Our response to these and other problems, both  practical and ethical besetting AI and other applications is to propose that what is required is for technologists and businesses alike to reframe the problem. We suggest that a switch of emphasis from attempts to explain the inner workings of the black box, the how of decision(s) if you will. To the creation of systems that can intrinsically offer a useful and usable explanation of what it is they are trying to achieve. To give users and other actors affected by the system, a comprehensive description of the goals of the system and its impacts. The emphasis is placed upon users being shown a plain english description of the goals of the exercise and this is allied with a usable interface to describe the implications of its decisions for the individual user or customer. 

We think the time has arrived when the accumulated evidence of the different sources of bias in systems, whether derived from the software tools, human operators or the interaction of the two (Chouldechova, 2017) can be used to describe a process where the ethical and technical issues can be addressed in a structured way to both address concerns and create a better system for operators and the public alike. At the outset it is important to recognise the importance of gaining input from and working with all parties affected by the development of a system.

We envisage an hierarchy of access, first and foremost for the individual consumer so that they can see the nature and impact of the decision for themselves and to place this in the context of data from other people with similar requirements and circumstances. 

For public services the data regarding system outputs would be publicly available at useful aggregations for individual clients, the wider public, regulators and operators. In commercial settings respecting commercial confidence but again open to individual customers, regulators and operators in different degrees. 

It is most important to include in this dynamic, evidence as to the nature of the review and evaluation data collected by the operator and the transparency of their effort to apply that knowledge to the operation of the system. It is key to the task of creating and maintaining the credibility of systems that the owner and operator is transparent about the means and methods to be deployed to monitor the operation of the system and intervene where and when it becomes necessary. Clearly some applications, such as the use of facial recognition technology by civilian police, or cancer screening services operated by the NHS will require more clarity about this process than some commercial applications. It is obvious however that commercial confidentiality will not suffice as an explanation or reason for failing to exercise due diligence where customers can act in their own best interests in the face of failings by operators.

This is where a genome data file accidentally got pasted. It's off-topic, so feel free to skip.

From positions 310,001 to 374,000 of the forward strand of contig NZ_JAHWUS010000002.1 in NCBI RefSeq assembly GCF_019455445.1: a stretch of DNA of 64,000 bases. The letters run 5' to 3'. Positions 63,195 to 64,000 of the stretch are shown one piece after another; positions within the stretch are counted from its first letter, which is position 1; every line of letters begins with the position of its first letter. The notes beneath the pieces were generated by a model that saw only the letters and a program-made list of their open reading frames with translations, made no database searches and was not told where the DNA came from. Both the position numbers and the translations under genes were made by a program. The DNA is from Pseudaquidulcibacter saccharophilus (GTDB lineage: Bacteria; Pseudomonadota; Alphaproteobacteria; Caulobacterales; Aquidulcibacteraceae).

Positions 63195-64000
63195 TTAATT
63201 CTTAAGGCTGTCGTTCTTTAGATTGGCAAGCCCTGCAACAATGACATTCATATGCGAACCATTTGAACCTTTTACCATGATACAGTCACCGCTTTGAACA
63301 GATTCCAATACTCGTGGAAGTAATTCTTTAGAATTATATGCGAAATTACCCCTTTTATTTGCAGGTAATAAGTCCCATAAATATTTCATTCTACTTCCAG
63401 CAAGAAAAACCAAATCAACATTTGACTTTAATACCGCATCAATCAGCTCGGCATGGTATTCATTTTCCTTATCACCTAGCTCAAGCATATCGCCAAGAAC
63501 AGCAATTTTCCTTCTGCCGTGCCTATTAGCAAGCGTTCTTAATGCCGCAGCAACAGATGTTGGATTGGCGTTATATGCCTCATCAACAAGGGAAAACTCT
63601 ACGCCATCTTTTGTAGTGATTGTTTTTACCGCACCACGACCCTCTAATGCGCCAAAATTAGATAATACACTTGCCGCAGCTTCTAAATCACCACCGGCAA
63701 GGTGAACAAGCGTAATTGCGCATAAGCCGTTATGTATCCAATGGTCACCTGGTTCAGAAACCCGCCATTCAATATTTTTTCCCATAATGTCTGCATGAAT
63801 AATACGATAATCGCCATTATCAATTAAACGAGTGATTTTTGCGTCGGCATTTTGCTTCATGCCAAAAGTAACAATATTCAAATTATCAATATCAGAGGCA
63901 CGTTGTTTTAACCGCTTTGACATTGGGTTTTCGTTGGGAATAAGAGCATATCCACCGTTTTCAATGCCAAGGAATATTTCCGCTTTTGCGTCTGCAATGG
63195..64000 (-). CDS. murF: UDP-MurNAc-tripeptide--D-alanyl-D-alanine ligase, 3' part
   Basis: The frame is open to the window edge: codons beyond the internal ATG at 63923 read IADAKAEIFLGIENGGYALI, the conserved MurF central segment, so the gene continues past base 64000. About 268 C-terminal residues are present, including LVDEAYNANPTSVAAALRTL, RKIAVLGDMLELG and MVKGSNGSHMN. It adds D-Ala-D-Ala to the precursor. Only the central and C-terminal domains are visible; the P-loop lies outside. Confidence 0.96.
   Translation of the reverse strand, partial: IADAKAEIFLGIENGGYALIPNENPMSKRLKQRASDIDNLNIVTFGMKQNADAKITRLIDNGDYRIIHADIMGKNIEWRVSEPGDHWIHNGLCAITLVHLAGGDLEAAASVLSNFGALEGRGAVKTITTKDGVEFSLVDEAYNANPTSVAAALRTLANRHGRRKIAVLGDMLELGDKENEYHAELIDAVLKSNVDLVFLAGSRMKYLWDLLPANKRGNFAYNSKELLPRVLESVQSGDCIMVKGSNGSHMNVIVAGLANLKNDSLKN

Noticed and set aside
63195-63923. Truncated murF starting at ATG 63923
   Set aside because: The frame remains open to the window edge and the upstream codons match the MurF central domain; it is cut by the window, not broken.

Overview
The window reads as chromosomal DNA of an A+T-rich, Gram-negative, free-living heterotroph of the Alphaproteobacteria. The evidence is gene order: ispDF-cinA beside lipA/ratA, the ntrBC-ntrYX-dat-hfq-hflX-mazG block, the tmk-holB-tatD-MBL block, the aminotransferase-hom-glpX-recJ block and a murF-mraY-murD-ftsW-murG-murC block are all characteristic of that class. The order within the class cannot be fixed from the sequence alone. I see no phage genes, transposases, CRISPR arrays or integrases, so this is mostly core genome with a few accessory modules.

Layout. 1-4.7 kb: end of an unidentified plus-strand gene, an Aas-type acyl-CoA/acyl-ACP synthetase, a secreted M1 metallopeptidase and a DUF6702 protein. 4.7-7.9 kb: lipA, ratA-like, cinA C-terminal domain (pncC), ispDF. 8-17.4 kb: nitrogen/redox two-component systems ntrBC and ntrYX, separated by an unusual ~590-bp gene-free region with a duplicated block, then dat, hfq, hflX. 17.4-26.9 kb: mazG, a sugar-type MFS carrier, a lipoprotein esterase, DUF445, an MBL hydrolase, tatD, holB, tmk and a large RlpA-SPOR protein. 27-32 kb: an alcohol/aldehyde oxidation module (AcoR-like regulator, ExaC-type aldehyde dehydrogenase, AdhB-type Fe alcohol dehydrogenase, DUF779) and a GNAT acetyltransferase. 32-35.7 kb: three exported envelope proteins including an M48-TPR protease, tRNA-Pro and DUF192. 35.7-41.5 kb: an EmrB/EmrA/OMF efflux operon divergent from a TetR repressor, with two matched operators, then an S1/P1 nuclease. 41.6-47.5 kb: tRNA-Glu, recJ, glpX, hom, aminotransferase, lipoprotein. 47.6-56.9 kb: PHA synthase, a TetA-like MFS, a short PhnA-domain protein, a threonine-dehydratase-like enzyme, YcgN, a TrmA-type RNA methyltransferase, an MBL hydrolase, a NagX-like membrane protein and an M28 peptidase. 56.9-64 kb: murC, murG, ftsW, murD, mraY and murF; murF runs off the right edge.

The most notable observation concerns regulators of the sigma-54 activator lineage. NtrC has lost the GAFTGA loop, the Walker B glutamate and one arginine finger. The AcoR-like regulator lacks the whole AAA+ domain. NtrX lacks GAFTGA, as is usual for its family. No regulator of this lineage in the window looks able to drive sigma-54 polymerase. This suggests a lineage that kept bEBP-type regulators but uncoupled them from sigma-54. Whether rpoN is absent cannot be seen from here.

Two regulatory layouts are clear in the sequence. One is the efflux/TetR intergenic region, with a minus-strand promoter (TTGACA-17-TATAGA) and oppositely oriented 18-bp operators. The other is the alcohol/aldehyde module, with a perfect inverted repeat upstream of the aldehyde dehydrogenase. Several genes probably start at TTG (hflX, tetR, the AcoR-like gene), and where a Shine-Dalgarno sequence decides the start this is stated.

We wish to explore the design of tools to give customers and operators access to the results of individual decisions, the local and pertinent context and the overall relationship between the goals of the system and its operational outcomes. In this manner we seek to create a pragmatic and principled accessible, and comprehensible explanation of an ai based decision making system.

Four design principles:

  1. A system has to be explicit in its everyday operation as to who will benefit from the application and who will be the (data) subject(s) of the system and inform both about each other. 
  1. Those who claim benefit will have to design a system that can demonstrate its aims and objectives to the data subject(s) as well as shareholders and stakeholders.  
  1. Any system must be designed into existence such that its continuing capacity to deliver the aims and objectives can be reviewed by all parties – see (1) above, providing evidence that benefit(s) are real and continuing. 
  1. Any system that creates someone/group of people as data subjects must include said people or groups in designing both the aims and objectives and the system itself.